Lutheranism in America between 1840 and 1875 was divided into fifty-eight autonomous synods. Many were denominated by their states, such as the Wisconsin Synod, or were identified by the heritage of their membership, such as the Norwegian-Danish Conference. The Missouri Synod, founded in 1847 with a heavily German immigrant membership, was the largest of these groups and the first to establish a presence in California, in 1860.
The first documented Lutheran services in Nevada were led by Rev. Adolph Grier at the Carson Valley Home of Fritz Heise in the spring of 1877. The many Lutherans among the thousands of German and Scandinavian immigrants to Nevada were ministered to from time to time by Missouri Synod missionaries like Pastor Julius Becker from Inyo County in eastern California. In 1893, he presided over a resolution signed by thirty-four Gardnerville Lutherans to organize and build a church, but due to internal disagreements the Trinity Lutheran Congregation did not materialize for another two years. The congregation erected Nevada’s first Lutheran church, which was dedicated June 20, 1897. However, the independent-minded Gardnerville congregation did not affiliate with the Missouri Synod until 1907. To satisfy diverse cultural preferences, services were alternatively held in German and English for more than twenty years. Beginning in 1916 the church published the Nevada Lutheran, which carried news of church activities throughout the state. A new gothic structure replaced the original church shortly after its golden anniversary.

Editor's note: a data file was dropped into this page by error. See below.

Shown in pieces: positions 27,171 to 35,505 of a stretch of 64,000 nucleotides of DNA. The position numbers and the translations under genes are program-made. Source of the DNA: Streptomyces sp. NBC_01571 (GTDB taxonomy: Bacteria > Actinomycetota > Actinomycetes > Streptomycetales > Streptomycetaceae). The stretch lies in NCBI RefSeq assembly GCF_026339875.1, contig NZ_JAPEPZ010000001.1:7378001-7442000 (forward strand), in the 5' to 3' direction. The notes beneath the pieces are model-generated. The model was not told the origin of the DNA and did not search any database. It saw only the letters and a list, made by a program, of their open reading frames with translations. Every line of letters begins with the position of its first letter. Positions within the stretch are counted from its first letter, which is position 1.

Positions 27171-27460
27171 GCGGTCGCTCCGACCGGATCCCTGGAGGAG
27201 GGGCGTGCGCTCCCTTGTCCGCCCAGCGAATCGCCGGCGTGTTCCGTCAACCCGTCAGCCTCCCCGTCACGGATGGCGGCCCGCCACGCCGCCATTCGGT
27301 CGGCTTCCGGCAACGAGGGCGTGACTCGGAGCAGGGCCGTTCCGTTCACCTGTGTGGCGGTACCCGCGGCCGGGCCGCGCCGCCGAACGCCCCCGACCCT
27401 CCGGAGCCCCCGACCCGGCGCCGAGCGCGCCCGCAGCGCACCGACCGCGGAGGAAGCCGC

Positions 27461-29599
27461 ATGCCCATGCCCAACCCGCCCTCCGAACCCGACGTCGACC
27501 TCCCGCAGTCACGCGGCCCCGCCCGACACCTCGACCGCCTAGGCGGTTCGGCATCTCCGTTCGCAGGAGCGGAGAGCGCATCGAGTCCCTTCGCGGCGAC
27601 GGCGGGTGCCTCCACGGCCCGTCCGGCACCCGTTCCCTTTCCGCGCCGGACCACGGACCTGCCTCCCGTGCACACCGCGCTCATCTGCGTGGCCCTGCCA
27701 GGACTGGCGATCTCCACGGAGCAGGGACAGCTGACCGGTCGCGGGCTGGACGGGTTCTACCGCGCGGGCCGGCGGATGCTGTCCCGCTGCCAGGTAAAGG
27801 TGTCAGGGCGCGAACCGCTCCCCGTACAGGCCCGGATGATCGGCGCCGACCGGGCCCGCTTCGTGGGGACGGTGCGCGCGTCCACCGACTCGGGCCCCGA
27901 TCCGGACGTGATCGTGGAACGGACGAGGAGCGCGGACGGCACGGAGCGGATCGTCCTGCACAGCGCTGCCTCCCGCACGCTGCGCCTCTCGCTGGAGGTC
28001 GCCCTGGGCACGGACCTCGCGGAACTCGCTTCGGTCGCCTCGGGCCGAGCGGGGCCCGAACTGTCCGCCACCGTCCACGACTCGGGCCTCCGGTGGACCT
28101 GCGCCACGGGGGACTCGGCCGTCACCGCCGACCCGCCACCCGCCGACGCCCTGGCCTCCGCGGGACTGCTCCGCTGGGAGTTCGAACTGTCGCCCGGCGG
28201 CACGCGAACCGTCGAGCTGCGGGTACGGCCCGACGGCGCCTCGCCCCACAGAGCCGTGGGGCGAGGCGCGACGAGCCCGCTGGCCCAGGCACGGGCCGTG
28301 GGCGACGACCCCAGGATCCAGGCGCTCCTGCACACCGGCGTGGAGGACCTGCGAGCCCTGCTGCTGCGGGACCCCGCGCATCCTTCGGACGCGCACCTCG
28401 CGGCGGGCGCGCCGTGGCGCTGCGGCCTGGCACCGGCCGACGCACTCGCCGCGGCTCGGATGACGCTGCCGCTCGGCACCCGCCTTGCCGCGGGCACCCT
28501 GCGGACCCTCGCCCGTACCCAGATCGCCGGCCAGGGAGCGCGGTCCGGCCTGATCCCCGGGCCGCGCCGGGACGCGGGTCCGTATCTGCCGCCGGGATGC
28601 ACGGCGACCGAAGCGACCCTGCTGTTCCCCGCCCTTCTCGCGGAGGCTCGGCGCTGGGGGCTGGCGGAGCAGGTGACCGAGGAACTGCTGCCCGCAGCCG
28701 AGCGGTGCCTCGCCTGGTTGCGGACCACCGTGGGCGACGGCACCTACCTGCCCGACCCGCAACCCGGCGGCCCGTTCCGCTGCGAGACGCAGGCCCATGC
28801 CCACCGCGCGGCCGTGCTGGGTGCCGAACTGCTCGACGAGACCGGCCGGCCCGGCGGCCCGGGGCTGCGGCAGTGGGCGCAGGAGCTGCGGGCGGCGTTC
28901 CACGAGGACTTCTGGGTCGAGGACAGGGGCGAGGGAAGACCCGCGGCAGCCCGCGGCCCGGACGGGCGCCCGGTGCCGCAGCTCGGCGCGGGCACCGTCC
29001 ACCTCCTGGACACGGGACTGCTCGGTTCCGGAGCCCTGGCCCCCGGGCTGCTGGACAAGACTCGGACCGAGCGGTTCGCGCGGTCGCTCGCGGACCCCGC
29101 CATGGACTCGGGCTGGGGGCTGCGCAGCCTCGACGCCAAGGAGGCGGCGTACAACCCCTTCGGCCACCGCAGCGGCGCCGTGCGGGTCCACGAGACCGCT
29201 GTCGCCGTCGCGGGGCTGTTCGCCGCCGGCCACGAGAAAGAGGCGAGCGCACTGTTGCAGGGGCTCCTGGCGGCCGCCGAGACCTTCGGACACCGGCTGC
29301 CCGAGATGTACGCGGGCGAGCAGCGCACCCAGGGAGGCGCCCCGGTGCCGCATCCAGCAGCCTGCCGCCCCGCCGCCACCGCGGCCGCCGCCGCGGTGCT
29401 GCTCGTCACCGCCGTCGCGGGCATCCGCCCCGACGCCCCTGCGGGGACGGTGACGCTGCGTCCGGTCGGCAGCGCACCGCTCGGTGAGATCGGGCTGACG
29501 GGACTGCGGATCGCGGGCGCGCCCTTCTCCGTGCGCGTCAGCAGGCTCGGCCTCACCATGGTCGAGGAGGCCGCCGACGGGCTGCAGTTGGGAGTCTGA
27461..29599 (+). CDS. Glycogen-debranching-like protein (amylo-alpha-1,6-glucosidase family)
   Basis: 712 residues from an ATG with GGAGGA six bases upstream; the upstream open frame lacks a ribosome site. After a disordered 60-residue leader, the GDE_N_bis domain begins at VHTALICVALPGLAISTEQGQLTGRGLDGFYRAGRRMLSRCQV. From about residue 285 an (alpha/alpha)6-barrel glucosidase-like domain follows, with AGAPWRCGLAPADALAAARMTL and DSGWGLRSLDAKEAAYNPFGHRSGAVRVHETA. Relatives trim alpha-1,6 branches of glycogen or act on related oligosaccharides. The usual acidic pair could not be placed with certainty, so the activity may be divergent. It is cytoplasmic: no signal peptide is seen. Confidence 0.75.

Oakland Pastor J.H. Theiss led the first Lutheran service in Reno on September 2, 1896. The small constituency met at the local Congregational church whence it received occasional ministrations from a variety of circuit-riding pastors from California. It was Rev. Francis E. Martens, D.D., who provided stability to the tiny group of worshippers, when he began a twenty-four-year pastorate in 1908. He organized a congregation and presided over the dedication of St. Luke Church at Bell and West Second Streets in 1914. Its services in German, Danish, and English reflected the diversity of the membership. St. Luke’s had about 300 active members when it opened Nevada’s first Lutheran parochial school in 1948. It later moved to its present location in southwest Reno.
Gardnerville and Reno Lutheran pastors, as well as occasional Missouri Synod circuit riders, provided services in the relatively nearby settlements of Genoa, Fallon, Lovelock, Winnemucca, Hawthorne, Babbitt, Hazen, and Wabuska. They also served more distant gatherings in McGill, Goldfield, Tonopah, and Las Vegas. Members of the Missouri Synod’s California-Nevada District decided in 1935 that Las Vegas showed promise for more focused Lutheran church work under the leadership of Pastor Edward A. Wessel. He organized the Evangelical Lutheran Church of the Good Shepherd in 1940, which dedicated its house of worship on Maryland Parkway in 1945. By 1959 it numbered 700 members. Mountain View Lutheran Church soon followed in 1957, joining Boulder City’s Christ Church and Henderson’s Our Savior congregations formed earlier. Ely, Ruth, McGill, and Elko developed small congregations in the 1950s, but, as elsewhere, did not immediately commit to formal affiliation with the Missouri Synod. Some Nevada Lutherans were looking for other alternatives.